This course provides an introduction to urban learners, urban teaching, and urban school systems using case studies and first-person accounts of teaching and learning in an urban environment. Current issues facing urban P-12 students, teachers, schools, districts, and communities will be discussed. Society's responsibility to urban schools will be examined along with the roles that teachers and schools play in increasing student achievement and leading school improvement. Key concepts of the Urban Teacher Program will be introduced including the importance of high expectations, student and teacher resiliency, educational equity, using the community as a resource, and reflection. Various perspectives and dimensions of the achievement gap will be examined, including causes due to discrimination and perspectives on what constitutes high educational achievement for culturally and linguistically diverse youth. Students in this course are expected to explore and express their own…

Full course description for Introduction to Urban Education and Reflective Teaching

This course introduces prospective urban teacher candidates to core concepts and approaches of multicultural education including issues related to student, family and community diversity based on race, culture, language, class, gender, sexual orientation and disability. Issues of oppression, privilege and equity in relation to schools and society are also addressed as students use their life experiences as a multicultural reference point to begin to understand the life experiences of the diverse students who attend urban public schools. Emphasis is placed on demonstrating the multicultural competence required of all successful teachers working with diverse urban youth. Clinical field experience hours are part of the course requirements.

Full course description for Multicultural Education

+ WORLD LANGUAGE LEARNING AND LINGUISTICS COURSES (4+ CREDITS)

State ESL licensure requirements include learning a second language through two years of second language instruction in a high school setting or one year of second language instruction in a postsecondary setting, or the equivalent.

Additionally, choose one of the following linguistics courses:

The course introduces students to the study of how language is acquired and learned, concepts and methods of analyzing language, and how the field of linguistics studies regional, racial, and gender differences in language. The course examines how the processes of standardization create approved and dominate versions of languages and non-standard and minoritized varieties and dialects of languages. The course also explores linguistic intolerance and prejudice, raciolinguistics, linguistic hierarchy, implicit bias, and privilege. Significant focus is given to issues of race and racism.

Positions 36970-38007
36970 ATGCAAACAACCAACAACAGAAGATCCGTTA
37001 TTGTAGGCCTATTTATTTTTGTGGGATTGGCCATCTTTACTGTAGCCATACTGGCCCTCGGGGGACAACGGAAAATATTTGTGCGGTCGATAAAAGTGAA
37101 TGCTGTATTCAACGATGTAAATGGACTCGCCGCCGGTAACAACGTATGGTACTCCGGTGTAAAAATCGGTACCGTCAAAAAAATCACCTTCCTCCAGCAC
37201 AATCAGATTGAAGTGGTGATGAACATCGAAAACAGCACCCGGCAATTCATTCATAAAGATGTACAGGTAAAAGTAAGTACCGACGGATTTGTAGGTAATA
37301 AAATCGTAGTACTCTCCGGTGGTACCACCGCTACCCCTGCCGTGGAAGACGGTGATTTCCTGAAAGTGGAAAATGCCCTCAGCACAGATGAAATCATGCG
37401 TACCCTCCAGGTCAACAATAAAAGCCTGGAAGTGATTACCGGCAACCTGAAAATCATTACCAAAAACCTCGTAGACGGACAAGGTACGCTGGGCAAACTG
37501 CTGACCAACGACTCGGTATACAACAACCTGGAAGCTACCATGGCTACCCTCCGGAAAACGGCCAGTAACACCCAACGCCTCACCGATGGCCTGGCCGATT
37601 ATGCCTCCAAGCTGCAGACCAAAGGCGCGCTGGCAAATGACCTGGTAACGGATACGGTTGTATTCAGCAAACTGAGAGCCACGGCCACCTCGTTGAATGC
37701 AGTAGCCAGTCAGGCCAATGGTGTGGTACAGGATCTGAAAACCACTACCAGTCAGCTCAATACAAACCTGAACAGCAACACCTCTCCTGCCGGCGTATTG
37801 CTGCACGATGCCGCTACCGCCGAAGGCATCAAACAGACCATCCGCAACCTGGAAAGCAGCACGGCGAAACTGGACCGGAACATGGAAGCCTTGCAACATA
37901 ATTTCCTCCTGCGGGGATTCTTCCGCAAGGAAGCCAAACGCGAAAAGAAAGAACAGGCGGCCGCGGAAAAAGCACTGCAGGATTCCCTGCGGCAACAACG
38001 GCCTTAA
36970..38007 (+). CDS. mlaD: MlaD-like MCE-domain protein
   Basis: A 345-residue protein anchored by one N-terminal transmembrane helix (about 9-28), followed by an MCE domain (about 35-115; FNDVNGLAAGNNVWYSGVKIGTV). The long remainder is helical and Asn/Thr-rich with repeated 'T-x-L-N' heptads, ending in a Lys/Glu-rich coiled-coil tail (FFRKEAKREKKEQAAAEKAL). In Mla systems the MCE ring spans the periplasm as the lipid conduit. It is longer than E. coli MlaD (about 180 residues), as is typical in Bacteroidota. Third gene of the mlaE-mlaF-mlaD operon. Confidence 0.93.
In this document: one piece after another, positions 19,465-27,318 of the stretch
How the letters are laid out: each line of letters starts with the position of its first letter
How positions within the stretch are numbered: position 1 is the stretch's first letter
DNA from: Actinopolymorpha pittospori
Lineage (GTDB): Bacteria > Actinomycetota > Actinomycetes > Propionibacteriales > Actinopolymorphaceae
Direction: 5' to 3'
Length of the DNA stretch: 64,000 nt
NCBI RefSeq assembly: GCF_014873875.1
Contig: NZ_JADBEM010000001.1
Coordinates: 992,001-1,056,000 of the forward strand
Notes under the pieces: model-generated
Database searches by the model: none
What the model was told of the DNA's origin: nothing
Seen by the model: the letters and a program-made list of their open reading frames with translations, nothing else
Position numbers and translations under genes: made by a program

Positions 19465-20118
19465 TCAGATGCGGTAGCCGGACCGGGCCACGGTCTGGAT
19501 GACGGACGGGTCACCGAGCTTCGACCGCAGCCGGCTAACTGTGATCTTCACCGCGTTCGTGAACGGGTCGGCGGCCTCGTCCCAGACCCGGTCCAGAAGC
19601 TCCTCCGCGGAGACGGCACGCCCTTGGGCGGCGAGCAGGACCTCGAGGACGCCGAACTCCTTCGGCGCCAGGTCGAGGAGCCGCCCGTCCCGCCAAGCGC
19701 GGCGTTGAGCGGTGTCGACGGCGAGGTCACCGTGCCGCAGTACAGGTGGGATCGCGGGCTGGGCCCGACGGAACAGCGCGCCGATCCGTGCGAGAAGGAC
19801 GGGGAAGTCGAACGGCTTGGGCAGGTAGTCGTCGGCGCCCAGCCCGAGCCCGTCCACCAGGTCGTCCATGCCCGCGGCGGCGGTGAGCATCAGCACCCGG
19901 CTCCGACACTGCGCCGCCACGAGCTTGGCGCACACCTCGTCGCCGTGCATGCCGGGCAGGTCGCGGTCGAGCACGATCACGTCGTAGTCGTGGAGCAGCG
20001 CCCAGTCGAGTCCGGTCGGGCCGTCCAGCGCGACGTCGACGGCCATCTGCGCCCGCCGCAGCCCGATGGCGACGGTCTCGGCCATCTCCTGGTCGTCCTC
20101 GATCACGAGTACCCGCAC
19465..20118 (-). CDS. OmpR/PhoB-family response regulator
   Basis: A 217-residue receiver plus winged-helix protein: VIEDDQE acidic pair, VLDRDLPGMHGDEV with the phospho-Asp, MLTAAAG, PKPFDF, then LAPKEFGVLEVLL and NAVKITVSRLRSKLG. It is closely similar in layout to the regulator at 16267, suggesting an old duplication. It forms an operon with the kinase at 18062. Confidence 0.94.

Full course description for The Nature of Language

In this course students undertake language analysis (e.g., phonology, morphology, syntax) in a cultural context, including the relationship between language, culture and thought. It presents an anthropological perspective on various linguistic and cultural systems, with special emphasis on those of Chicano/Latino, African-American, American Indian and Anglo-American peoples. Students are introduced to the implications of linguistic and cultural differences in work and classroom situations. Significant focus is given to issues of race and racism throughout the course.

Full course description for Language and Culture

+ PROFESSIONAL EDUCATION COURSES (22 CREDITS)

Field experiences (5-15 hours) are required for most professional methods courses and documented practicum experiences working with students who are multilingual language users are required at the elementary, middle and high school level (at least 120 hours total).

This is the introductory course in the urban special education degree/licensure program . This course provides an overview of urban student exceptionalities, urban students with disabilities and urban students with gifts and talents. Special emphasis will be placed on the legal aspects of educating urban students with disabilities, characteristics of urban exceptional children, and the assessment, instructional, and collaborative strategies associated with educating urban students with exceptionalities.

Full course description for Foundations of Special Education in Urban Settings

This course focuses on common methods of differentiating instruction for urban middle school and high school classrooms. Teacher candidates begin learning how to create developmentally appropriate and culturally relevant unit and lesson plans that attend to the various abilities, needs, cultures, experiences, and interests of urban 5-12 students while also meeting district and state standards for learning and making interdisciplinary connections. Foundational understanding of the diverse learning styles and developmental characteristics of young adolescent and adolescent learners forms the basis upon which appropriate plans are developed and methods are employed. The inter-relationships between standards, assessment, curriculum and instruction are examined in promoting high achievement for each urban learner. Teacher candidates gain awareness of current trends in urban middle school and high school education along with the knowledge and skills these trends demand of effective urban…

Full course description for Urban Middle School and High School Methods

This practicum is designed to give urban teacher candidates the opportunity to document and reflect upon at least 40 hours practical clinical experience working with diverse youth in an urban middle school or high school. Most of the field experience hours will be determined by field-based assignments required in other Education courses. Included with these experiences, urban teacher candidates practice using diagnostic assessment to guide their instructional planning of at least three lessons for a small group of 1-5 students needing help to improve their reading or mathematics literacy. Successful completion of this practicum is a prerequisite for student teaching. Requirements include attendance and participation in periodic seminars to help prospective urban teacher candidates reflect upon their field experiences, and prepare for future clinical field experiences including student teaching. Co-requisites: EDU 306, OR EDU 606, OR EDU 323, OR EDU 481.